A campaign ad for Stacey Evans, who is seeking the Democratic nomination for Georgia governor, has drawn the ire of Ebenezer Baptist Church, where the ad was filmed without, according to the church, its permission.
Evans, a former state representative, is seeking the nomination along with another ex-lawmaker, Stacey Abrams.
Portions of the ad were filmed inside the church over the annual Martin Luther King Jr. ecumenical service.
“This was done without our knowledge, authorization or consent,” the church said Thursday night. “When we became aware of the ad, upon its release on various social media platforms, we immediately contacted the campaign and asked that it be removed.
“While it appears that the campaign did comply with our request, the ad has since gone viral and has created considerable conversation and questions on social media and in other public spaces,” the statement continued. “Ebenezer Baptist Church, in accordance with its 501 c(3) status with the Internal Revenue Service, cannot and does not endorse political candidates.”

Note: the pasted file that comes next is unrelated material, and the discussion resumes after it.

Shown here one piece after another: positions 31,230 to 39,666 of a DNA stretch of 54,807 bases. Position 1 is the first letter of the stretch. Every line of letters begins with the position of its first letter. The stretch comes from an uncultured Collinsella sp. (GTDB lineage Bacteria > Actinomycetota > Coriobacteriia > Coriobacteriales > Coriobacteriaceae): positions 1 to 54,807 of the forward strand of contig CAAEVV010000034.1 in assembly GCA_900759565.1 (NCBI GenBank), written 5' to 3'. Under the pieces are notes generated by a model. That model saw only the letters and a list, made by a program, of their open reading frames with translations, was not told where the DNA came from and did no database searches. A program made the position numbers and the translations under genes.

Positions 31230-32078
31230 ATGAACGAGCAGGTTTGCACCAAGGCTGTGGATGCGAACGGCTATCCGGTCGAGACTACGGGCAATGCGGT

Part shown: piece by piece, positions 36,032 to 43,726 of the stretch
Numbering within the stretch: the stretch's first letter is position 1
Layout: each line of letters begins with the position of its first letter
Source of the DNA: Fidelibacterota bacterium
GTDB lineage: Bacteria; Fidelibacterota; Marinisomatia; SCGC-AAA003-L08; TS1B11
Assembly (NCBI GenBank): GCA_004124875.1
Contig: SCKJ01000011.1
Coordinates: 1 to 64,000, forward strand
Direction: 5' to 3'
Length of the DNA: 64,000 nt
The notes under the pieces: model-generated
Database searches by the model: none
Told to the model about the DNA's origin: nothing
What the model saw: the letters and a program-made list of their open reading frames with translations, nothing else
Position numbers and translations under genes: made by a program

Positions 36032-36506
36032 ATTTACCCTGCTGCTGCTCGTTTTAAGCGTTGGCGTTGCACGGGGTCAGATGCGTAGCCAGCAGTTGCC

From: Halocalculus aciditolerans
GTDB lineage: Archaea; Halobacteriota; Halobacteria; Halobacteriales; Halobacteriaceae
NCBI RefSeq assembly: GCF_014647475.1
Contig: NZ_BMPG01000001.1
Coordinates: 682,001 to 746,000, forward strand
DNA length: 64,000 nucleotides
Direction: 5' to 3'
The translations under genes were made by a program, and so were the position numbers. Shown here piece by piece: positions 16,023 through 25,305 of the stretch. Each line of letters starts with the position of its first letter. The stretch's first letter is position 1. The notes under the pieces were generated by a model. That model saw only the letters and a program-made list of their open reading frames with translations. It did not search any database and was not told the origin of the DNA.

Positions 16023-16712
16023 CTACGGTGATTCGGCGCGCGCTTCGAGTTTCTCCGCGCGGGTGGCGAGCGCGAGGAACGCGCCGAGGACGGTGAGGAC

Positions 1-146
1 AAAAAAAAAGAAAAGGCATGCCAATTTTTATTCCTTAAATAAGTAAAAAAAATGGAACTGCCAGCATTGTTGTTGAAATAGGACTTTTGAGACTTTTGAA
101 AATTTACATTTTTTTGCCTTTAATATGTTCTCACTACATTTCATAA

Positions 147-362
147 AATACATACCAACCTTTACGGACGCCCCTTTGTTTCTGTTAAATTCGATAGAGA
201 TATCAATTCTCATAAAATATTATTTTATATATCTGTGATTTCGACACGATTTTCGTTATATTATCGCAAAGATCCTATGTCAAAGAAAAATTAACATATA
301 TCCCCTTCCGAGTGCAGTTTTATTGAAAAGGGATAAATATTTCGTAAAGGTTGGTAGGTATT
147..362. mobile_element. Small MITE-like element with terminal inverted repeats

Evans’ campaign blamed Abrams for the controversy.
“The Abrams campaign has decided to distort a video made by the campaign’s digital company,” the campaign said. “As is usual in modern campaigns, they accompany Stacey to events so that the campaign can share our activities with the public. The digital company’s camera was one of many cameras recording the service. All images and sounds come from what happened during the service, including the music and the speakers.”
Evans’ campaign also said the candidate “has publicly celebrated the King holiday every year of her public life, including at the Cobb County NAACP’s annual event and with service projects.”
“Additionally, our church leadership and administration does not condone such use of the church’s iconography or worship space,” the church said. “Any official videography and photography should be approved by the church office in advance.”
The race between Evans, who is white, and Abrams is turning out to be racially divisive. Abrams is seeking to become the nation's first black female governor in a state where Republicans hold every statewide elected office.
This past August, Evans was shouted down at a Netroots Nation event in Atlanta by protestors who shouted "Trust black women. Trust black women."